- McConnell doesn't rule out getting involved in Republican primaries (The Hill) - McConnell said he is interested in "getting candidates who can actually win in November," adding "that may or may not involve trying to affect the outcome of the primaries."
- Reality check: Biden, Democrats buck bipartisanship with ambitious agenda (Washington Times) - "His biggest challenge is he has to get control of the virus," said Elaine C. Kamarck, a senior fellow at the Brookings Institution and longtime Democratic activist. "What happens with the virus is going to set the parameters for everything else."
- A bloody insurrection, a deadly pandemic: Historians weigh in on Trump's legacy after his acquittal (USA Today) - "It will always be remembered by how it ended," presidential historian Alvin Felzenberg said. "It will also be remembered for its divisiveness and his personal attacks and his lack of respect for political institutions."
- Support for Third U.S. Political Party at High Point (Gallup Poll) - 62% of U.S. adults say the "parties do such a poor job representing the American people that a third party is needed," an increase from 57% in September.
- Eric Metaxas Believes America Is Creeping Toward Nazi Germany (The Atlantic) - The pro-Trump radio host explains how he thinks about the Capitol siege and President Joe Biden's America.
- Some of his followers are being sought by the FBI. It's not stopping the leader of the Oath Keepers. (CNN) - The national leader of the extremist Oath Keepers group?is carrying on as before. He might even be emboldened.
- Biden and the Fed Leave 1970s Inflation Fears Behind (New York Times) - Administration and Fed officials argue that workers not getting enough stimulus help is a larger concern than potential spikes in consumer prices.
Policy NewsThe Utah GOP's statement on impeachment votes
The Utah Republican Party released the following statement on the impeachment votes from US Senators Lee and Romney:"Ronald Reagan famously reminded us that "within our tent, there will be many arguments and divisions over approach and method ... [but] unity of thought does not require unanimity of thought." The violence at the US Capitol on January 6 was horrific and inexcusable. Utah's United States Senators each experienced those events firsthand, and then relived them during the Democratic House Managers' relentless video-driven impeachment presentation. In the end, each of our senators voted differently.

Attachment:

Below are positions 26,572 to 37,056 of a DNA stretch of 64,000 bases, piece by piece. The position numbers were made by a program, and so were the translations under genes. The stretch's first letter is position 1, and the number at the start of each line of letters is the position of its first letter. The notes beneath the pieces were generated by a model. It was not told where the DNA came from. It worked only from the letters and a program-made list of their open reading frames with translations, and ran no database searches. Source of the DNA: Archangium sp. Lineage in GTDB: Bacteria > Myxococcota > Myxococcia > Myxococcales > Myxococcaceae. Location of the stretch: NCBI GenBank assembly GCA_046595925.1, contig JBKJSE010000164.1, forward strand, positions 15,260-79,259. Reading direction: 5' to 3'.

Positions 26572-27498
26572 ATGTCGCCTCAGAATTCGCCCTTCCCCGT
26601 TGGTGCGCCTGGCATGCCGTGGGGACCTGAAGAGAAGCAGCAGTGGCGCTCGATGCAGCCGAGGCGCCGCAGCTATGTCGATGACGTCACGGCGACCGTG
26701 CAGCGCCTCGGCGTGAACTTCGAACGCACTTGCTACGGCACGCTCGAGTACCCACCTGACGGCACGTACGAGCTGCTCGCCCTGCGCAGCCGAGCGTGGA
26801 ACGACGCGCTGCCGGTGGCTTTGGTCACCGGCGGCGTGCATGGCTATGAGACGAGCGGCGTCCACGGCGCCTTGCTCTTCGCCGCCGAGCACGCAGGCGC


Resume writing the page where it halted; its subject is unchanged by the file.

Sen. Lee on impeachment vote
Sen. Mike Lee (R-Utah issued the following statement after the Senate's acquittal of former President Donald Trump."The House managers' burden in this trial was to prove first, that the Senate should exercise its impeachment jurisdiction in a case against a former president; and second, that he committed the high crime of inciting an insurrection. The House managers did not clear either hurdle.
Sen. Romney on impeachment vote
Senator Romney released the following:"After careful consideration of the respective counsels' arguments, I have concluded that President Trump is guilty of the charge made by the House of Representatives.
Rep. Stewart op-ed: How to turn down the heat on future presidential elections
Rep. Chris Stewart penned an op-ed for the St. George News on turning down the heat on presidential elections "Day-to-day life in this country should not drastically change every time we have an election. Restoring the proper balance between the branches would be like a pressure relief valve on our national discourse." Rep. Chris Stewart